“Believe me, the decision wasn’t made lightly,” went on the CEO. “Allerion’s upkeep is just too expensive. We’ll be shutting down the server in the next six months. Until then, your character accounts will still be accessible.”
Tara was certain she must be in a nightmare.
“I’m very sorry about this,” said the CEO. “I’d like to keep Allerion running forever. But at least we have the memories. And we have future offerings that I believe will more than make up for Allerion’s loss. Let me give you an advance preview of our exciting new—”
Tara turned off the screen.
The silence that followed was awkward. Juliana leaned forward to look into her friend’s face.
“Are you okay?”
“I’m fine,” said Tara.
Juliana looked like she wanted to say more. Instead, she opted for a simpler approach. She pressured Tara’s shoulder sympathetically.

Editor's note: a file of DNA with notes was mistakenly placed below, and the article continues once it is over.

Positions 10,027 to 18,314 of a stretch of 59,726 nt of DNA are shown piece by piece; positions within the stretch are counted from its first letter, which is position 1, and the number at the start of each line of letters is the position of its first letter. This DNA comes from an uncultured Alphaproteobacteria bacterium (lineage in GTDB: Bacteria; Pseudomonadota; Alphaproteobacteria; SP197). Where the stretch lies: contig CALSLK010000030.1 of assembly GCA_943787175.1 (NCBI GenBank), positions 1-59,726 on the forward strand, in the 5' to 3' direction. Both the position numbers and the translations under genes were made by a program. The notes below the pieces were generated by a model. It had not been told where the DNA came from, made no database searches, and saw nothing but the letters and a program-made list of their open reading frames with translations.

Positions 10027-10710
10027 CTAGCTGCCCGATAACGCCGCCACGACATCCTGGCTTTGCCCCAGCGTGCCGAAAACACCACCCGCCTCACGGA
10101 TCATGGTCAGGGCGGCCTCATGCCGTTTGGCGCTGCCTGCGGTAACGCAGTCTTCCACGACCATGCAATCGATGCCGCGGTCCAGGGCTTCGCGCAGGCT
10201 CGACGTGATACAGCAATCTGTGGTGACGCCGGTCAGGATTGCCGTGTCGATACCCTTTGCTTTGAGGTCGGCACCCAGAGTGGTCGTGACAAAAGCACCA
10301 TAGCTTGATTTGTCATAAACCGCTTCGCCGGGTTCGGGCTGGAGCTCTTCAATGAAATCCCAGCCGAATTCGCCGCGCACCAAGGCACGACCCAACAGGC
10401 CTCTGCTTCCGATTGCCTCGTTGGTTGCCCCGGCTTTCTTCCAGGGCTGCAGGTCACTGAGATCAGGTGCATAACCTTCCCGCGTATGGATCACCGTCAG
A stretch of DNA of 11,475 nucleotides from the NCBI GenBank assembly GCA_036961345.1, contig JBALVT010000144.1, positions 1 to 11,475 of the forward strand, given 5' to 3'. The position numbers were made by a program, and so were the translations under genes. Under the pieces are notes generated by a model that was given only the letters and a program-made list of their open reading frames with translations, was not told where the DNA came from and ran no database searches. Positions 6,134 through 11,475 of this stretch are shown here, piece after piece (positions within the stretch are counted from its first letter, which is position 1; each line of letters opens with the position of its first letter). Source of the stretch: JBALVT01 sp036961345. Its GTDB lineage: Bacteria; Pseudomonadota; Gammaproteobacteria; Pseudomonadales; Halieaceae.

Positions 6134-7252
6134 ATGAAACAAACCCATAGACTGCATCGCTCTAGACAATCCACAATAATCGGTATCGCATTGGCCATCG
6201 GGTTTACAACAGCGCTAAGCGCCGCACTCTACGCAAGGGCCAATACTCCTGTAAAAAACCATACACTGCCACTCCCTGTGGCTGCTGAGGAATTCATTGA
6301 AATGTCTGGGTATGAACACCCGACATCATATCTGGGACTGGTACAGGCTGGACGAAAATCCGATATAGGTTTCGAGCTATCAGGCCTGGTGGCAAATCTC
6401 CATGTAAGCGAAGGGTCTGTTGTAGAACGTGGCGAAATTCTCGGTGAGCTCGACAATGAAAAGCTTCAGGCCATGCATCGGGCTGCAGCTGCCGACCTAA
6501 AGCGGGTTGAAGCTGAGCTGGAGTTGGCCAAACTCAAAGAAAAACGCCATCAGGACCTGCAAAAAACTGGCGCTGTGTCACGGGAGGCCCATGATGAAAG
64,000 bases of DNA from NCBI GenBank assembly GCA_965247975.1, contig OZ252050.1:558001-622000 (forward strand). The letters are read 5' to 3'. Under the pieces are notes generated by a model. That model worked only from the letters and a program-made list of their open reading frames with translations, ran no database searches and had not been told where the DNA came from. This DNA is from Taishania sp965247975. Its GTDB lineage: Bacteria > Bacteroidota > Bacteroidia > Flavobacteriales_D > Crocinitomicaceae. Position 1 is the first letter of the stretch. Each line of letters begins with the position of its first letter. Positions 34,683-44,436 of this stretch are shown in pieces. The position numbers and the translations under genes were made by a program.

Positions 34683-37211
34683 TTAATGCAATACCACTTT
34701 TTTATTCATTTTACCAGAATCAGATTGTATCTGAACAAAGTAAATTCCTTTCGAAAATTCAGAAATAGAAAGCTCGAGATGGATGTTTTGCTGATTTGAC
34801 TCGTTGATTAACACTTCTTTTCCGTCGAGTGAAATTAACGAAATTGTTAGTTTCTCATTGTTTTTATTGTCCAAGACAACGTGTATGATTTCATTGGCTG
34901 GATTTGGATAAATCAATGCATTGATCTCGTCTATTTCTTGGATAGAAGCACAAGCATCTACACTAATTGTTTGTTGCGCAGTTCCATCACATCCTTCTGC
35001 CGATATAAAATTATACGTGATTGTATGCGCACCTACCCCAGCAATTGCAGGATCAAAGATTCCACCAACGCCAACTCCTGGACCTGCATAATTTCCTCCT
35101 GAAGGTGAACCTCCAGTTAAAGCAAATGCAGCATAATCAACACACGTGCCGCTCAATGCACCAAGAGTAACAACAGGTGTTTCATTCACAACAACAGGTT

“You’ve still got the game for a little while,” she said. “And all those YouTube playthroughs.”
“Yeah. I think—I’ll just be in my room.”
Tara knew Juliana was trying to understand, but it was impossible for her. She’d never understood Tara’s love for Allerion. She would never understand the wonder of that first glimpse into Allerion’s harsh yet beautiful world, the harrowing delves into deep dungeons with no companion but your sword or bow. Juliana had never experienced the satisfaction of helping a villager or traveler in need, escorting skittish merchants through the dangerous, frozen woods of the fair elves, or meditating under the sunlit sky on the plateau of the Lightkin.
And she would never know the particular pride of winning the infamously difficult favor of the darkly handsome ranger, Acalon, rider of the black dragon Fenryx.
In the privacy of her room, Tara dropped her head in her hands. It seemed incredible to Tara that her favorite world could simply be eliminated like this, as absolutely and irreversibly as Grand Moff Tarkin pulverizing Alderaan. Maybe it would be better if she was like Juliana and everyone else. How could she lose all of this? So what if she was the last player of Sword of Allerion? That had to count for something.